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Protected? ... Or Prisoner?
By: Linda J. Howard - Submitted 2 Sep 2000

As a philosophy major over a decade ago, the question "Is it better to live a brief but wonderfully happy life, or a long and content but mundane life?" often arose in classes to inspire debate and to suffice as an intro to discuss the age-old wisdom of ancient Greek philosophers.

That question has been on my mind often lately. Oh, but not for myself -- I've always hypothetically chosen the former.  In reality though, we can't choose "longevity and happiness vs. brief and mundane" for ourselves.

This question has been the focus of my thoughts for Keats...

Keats is one of the other-than-human animals I serve. That, anyway, is the way I prefer to think of our relationship; with the truth being that Keats is one of my "stewards." Though I love him dearly -- with all my heart -- I do indeed make decisions which effect (and affect) Keats. Currently, I'm debating "longevity and happiness vs. brief and mundane" on his behalf.

wpe27.jpg (69946 bytes)Keats happens to be a cat... Unlike the other kitties I serve who are the epitome of "mamma's boys," Keats is 100% CAT. He's a wonderful "ex-feral" I "rescued" in suburban Washington D.C. He is independent, choosing when -- and if -- he wishes to receive attention; he is aloof at times... very loving at other times. In short, Keats is "moody."

Last month, we moved to Texas and the house we rent now has a big fenced yard. Keats has "escaped" out the back door into the yard a few times. Given that, Keats now realizes what opportunities exist for him and he desperately want to go OUT! : "How can I return to the farm after having seen Paris?"

In my mind, I envision thousands of out-of-doors dangers Keats would encounter... The big dog next door who loathes cats; the imperfect fence which would feed Keats into the street where he could be hit by a vehicle, and perhaps poisoning by an unsuspecting cat-hating neighbor. Honestly, I feel much more comfortable having Keats locked in my house! Like an over-protective parent, I know where he is and what he is doing -- at all times.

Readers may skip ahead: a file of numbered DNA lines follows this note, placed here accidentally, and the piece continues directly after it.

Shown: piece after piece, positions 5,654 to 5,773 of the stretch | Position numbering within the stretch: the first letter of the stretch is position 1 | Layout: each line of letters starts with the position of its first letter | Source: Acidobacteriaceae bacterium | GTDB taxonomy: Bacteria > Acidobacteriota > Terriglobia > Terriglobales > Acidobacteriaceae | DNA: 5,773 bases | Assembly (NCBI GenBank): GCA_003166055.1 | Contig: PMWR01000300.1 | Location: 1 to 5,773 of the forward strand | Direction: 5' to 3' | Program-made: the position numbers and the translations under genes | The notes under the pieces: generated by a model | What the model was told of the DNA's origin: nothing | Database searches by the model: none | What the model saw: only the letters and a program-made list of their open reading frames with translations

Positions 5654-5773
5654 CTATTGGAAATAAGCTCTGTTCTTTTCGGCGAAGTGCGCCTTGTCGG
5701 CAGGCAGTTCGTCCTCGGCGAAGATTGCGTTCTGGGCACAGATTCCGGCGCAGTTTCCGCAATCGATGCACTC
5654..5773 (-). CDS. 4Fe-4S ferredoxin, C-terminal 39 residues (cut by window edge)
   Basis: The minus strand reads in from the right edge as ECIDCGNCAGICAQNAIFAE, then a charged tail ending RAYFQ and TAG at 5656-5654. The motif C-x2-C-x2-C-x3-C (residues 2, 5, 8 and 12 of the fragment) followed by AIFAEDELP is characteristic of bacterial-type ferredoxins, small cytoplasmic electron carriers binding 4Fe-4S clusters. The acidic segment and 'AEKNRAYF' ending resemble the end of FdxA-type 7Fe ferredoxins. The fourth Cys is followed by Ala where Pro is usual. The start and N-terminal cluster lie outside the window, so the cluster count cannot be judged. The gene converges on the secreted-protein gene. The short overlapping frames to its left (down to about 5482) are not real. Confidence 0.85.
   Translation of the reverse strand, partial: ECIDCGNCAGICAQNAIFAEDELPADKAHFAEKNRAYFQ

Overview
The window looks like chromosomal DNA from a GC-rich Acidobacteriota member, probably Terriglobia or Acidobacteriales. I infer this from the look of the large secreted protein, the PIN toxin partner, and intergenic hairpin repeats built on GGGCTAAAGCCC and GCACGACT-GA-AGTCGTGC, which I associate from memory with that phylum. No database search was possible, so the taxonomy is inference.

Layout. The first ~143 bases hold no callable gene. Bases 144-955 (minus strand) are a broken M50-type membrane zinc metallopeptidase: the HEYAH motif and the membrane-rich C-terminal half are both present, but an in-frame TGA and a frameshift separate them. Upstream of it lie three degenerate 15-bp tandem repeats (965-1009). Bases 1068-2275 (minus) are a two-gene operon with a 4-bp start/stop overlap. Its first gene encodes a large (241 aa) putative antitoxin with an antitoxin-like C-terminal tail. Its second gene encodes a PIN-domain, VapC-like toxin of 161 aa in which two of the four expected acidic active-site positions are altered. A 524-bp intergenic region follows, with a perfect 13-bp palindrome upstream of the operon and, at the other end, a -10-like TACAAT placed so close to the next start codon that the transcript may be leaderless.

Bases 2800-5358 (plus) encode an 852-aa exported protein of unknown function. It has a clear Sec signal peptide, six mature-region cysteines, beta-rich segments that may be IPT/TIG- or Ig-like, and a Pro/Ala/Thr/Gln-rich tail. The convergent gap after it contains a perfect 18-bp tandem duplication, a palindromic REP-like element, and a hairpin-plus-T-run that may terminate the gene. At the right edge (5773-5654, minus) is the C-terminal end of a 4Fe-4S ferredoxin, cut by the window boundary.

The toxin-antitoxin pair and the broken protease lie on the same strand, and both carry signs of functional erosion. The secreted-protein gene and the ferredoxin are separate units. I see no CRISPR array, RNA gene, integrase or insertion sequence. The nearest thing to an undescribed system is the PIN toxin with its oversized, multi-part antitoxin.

This results in an overwhelming guilt complex: Is it fair that Keats is "locked-up," stifled from his instincts; unable to enjoy the outdoor world he wishes to investigate?

Keats is well-fed (though it pains me to spoon the remains of cadavers belonging to other animals who were murdered to provide the proper nutrition to the carnivorous critters I care for); his home is "enriched" with lots of kitty play-things and climbing spaces; and he is loved and tended-to.

Then, why is Keats not happy? And no, he's not "happy" now. He lies around the house despondent with a vacant stare and he is often lashing out at us or the other cats. He stands at the door to the outside staring with wanton desire when he's not "yeooowing" to be let out... He's discontent with the food offered to him... Keats knows there's another world -- a more interesting and exciting world -- he could be part of... if he were "allowed."

So what's one to do? We often discuss "playing God" when referring to issues such as euthanizing animals in shelters and relocating "urban" deer, but what about choosing the fate of animal companions? I'm riddled with guilt for forcing Keats to live with a decision I am making for him, one which I wouldn't make for myself.

-Linda

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